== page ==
Over a decade ago I started writing a book: Kosher Fusion: The Rebirth of a Tradition for the Modern Kitchen. I wrote about half the book as well as a formal book proposal and started looking for an agent. (Why is another story). Before long, an agent took the bait and started shopping the book to publishers. Although several of those publishers indicated some interest to her, eventually the prospects dried up and I never heard from her again.
That, of course, was in the day and age before Kindles and iPads and a world of technology that has lowered the barriers to entry for effective self-publishing. It had never occurred to me, though, until a friend asked me why I had not published a Kindle cookbook. I figured that it would not take too long to put together a Tailgating book based on the series I’ve been writing here. How many recipes would I need? Could I legally mention teams’ names? I had a number of questions, not the least of which is that there were hardly enough games in a season to generate the necessary photographs. And then I remembered that I already had a book half written.
And so I have set about finally bringing together a book I started over a decade ago. Some of it, of course, is recipes from the old draft (sometimes substantially revised, sometimes not). But my cooking has changed quite a bit since those days. As the manuscript is taking form, much of it is recipes that will be familiar to those who frequent this blog. And some of it, of course, will be new stuff. In the end, I am not certain how many of the original recipes will survive into the final version. What will not change, however, is the core idea of the original book:
In many ways, kosher food is the original fusion cuisine. As the Jewish people traveled throughout the world following the fall of the Second Temple in Jerusalem, they carried with them their dietary laws. Forced to adapt the application of those laws to the foodstuffs that were available in these strange new lands, the Jewish people engaged in a fertile exchange of culinary ideas with their hosts. What evolved in each case was a vibrant and new cuisine that differed significantly from anything that had gone before. Kosher Fusion seeks to revitalize this time-honored tradition by applying the lessons of fusion cuisine to the Jewish dietary laws.
One of the original recipes – one I have updated for the new draft — is Spicy Grilled Lamb Salad, a variation on a Thai classic: Spicy Beef Salad. While lamb is not unknown or entirely unused in Thailand it is also not a major figure in that cuisine’s protein pantheon. The principal problem in adapting the original dish to the Kosher kitchen is the fish sauce. I am not aware of even a single readily available kosher version of Thai nam pla (or Vietnamese nuoc mam). My solution is an oil-based anchovy Kosher Fish Sauce concoction which, while not a perfect substitute for fish sauce for many classic Thai or Vietnamese applications, adds a welcome texture to this recipe that actually may be better suited to this use than the real stuff.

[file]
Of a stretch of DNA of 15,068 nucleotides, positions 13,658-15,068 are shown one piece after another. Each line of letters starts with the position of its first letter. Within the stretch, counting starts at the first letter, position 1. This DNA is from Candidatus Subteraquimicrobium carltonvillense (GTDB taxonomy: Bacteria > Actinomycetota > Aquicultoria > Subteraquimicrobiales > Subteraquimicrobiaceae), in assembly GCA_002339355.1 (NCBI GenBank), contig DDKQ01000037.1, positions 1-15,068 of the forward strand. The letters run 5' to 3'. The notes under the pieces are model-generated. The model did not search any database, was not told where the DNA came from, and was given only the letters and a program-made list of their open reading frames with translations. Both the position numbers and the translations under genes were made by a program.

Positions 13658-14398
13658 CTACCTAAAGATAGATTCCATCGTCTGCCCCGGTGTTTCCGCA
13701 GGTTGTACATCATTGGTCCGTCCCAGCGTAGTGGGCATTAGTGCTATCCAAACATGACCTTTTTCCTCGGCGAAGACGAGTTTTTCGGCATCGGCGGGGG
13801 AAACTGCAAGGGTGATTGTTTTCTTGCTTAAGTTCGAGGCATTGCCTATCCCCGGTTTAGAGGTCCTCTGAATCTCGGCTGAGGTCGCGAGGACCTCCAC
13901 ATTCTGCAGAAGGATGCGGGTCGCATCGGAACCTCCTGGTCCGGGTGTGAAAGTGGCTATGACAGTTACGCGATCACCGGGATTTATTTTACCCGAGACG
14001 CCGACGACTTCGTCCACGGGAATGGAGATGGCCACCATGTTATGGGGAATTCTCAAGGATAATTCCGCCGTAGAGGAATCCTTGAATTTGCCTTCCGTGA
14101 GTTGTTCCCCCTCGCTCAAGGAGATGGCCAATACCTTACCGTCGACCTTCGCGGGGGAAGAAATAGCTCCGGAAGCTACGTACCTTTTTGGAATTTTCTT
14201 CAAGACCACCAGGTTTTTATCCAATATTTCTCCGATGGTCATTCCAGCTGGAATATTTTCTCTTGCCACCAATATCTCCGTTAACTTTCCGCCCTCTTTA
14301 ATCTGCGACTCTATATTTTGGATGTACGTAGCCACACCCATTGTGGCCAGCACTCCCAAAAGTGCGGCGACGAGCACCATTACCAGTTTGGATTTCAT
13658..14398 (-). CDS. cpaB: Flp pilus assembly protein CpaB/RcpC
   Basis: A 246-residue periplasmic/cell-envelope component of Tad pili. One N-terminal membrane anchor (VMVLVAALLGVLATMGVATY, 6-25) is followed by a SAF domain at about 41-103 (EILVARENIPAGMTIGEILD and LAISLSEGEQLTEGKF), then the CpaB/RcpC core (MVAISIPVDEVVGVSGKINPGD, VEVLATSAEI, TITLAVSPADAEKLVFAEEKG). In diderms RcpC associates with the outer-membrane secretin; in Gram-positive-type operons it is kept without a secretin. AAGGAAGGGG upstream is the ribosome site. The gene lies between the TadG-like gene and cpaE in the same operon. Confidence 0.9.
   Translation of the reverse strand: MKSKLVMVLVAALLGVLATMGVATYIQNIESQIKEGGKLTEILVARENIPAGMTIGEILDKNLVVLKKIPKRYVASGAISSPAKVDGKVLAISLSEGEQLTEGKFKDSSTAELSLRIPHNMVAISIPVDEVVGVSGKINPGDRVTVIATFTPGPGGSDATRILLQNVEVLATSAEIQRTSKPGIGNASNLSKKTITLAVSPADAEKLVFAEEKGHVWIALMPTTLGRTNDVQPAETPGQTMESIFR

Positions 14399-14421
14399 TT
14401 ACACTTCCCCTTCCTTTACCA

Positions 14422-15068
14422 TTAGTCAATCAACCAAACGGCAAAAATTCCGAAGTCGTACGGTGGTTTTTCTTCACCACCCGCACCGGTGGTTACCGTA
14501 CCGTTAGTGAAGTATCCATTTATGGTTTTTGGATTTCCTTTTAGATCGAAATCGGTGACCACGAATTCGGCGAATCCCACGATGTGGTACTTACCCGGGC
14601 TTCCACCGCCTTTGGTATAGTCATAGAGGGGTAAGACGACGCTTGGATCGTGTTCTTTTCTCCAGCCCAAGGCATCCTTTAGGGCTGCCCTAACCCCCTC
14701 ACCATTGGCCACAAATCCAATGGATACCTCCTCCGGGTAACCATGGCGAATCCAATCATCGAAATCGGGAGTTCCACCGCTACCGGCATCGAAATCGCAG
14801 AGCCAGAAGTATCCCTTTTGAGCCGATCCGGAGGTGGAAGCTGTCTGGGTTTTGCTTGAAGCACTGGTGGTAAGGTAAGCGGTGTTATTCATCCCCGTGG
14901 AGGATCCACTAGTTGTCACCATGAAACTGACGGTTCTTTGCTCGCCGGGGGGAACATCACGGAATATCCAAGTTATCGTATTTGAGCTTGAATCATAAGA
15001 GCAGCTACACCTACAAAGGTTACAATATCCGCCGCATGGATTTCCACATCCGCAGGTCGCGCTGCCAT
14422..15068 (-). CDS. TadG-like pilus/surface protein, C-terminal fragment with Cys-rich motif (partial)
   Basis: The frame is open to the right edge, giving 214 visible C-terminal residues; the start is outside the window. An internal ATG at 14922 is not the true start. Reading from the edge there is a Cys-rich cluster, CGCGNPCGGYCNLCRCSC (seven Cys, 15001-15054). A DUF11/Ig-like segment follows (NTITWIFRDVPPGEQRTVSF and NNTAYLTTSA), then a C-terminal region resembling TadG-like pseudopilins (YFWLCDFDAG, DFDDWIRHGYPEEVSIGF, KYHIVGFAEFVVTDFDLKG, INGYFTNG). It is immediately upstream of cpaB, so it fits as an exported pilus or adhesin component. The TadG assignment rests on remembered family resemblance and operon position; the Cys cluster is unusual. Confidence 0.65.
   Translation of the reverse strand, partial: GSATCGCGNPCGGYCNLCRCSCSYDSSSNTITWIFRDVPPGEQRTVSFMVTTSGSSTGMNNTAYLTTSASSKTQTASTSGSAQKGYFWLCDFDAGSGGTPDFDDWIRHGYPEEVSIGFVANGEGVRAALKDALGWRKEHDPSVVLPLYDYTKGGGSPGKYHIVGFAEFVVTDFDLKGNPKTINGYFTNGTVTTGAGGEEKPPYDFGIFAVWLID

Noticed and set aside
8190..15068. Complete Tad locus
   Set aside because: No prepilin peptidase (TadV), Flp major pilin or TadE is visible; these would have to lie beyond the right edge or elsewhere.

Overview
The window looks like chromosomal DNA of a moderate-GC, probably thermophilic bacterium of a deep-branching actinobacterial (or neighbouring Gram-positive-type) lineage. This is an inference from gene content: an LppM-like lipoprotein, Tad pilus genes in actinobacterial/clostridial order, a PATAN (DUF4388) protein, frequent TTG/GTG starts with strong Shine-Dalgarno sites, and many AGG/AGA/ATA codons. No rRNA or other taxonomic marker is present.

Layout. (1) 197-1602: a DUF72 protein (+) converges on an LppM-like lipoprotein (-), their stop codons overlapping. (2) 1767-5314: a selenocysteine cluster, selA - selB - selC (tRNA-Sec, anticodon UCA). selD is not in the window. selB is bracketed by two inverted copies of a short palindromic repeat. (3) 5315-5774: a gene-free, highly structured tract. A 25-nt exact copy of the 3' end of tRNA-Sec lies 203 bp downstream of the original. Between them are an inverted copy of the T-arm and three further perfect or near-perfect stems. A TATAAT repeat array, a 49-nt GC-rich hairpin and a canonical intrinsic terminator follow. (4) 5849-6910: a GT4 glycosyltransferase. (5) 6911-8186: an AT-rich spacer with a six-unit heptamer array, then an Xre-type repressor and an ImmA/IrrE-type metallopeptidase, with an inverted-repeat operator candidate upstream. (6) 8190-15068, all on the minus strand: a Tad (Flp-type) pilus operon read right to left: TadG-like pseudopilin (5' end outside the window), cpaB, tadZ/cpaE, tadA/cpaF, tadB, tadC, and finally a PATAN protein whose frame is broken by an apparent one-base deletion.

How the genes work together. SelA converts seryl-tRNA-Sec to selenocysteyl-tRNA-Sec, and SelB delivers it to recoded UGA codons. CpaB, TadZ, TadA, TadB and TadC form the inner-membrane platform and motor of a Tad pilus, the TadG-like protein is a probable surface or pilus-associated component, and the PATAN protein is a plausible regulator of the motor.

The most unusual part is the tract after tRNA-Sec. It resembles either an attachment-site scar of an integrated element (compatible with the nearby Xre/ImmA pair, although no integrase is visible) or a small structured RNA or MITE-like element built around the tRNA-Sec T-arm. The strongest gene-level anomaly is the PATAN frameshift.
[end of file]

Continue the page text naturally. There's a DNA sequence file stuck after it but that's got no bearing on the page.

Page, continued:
Spicy Grilled Lamb Salad
Makes 4 to 6 servings
For the Kosher Fish Sauce:
- 1 tin anchovies in oil
- 1/4 cup olive oil
- 1 tablespoon toasted sesame oil
- 1/2 teaspoon dry mustard
- 3 tablespoons soy sauce
- ½ teaspoon Worcestershire sauce
For the Dressing:
- 1/4 cup loosely packed cilantro
- 2 tablespoons of chopped Thai Bird Chiles (or serranos)
- 3 cloves of garlic, chopped roughly
- 2 tablespoons of brown sugar
- 2 tablespoons of Kosher Fish Sauce (see above)
- 2 teaspoons of soy sauce
- 1/4 teaspoon of white pepper
- ½ cup of fresh lemon juice
For the Salad:
- 1 small red onion, cut in half and very finely sliced
- 1 pound of lamb fillet (flanks, eye of chop, shoulder or leg trimmed to fillet)
- 1 stalk of lemon grass, outer leaves discarded, lower stalk trimmed to 4 inches and finely sliced
- ½ pound of cucumber, peeled and finely sliced
- 1 tomato, cut in half and sliced
- 6-8 leafs of lettuce, torn in pieces
- ½ cup of loosely packed fresh mint
- ½ cup of roasted peanuts, coarsely chopped
- Make the Kosher Fish Sauce. Warm the oils gently in a small saucepan over low heat. Add the anchovies and let them simmer until the break down naturally, about 15 minutes. It is acceptable – but not desirable – to break up the anchovies manually, with the tines of a fork. When they are nearly fully broken down remove the anchovies from the heat and let the oil cool fully. When the anchovies and oil are fully cooled, whisk in the powdered mustard. When the mustard and the anchovy oil are fully combined, add the soy sauce and Worcestershire sauces and whisk to combine. Pour the sauce into the bowl of a high speed blender and blend to fully combine. Start the blender on the lowest setting and gradually turn up to high. Depending on how you plan to use the sauce either strain the sauce or not.
- Make the Dressing. Combine all of the dressing ingredients in the bowl of a food processor and pulse to dissolve the sugar.
- Marinate the Onions. Place the onions in a mixing bowl and pour the dressing over it.
- Grill the Meat. Grill (or pan roast) the meat to medium rare, turning occasionally, for about 6 to 8 minutes, total. The thickness of your filets will determine the total cooking time. Be certain to take the meat off the flame while it is still rare and allow the meat to rest before cutting. Transfer to a cutting board. Cut the meat against the grain, slicing very thin.
- Combine the Salad Ingredients. Transfer the meat, juices and all, into the mixing bowl with the dressing and onions. Toss with the remaining salad ingredients and dressing.
- Assemble the Salad. Arrange the lettuce leaves on the serving plates and place a ½ cup serving of the salad on each plate.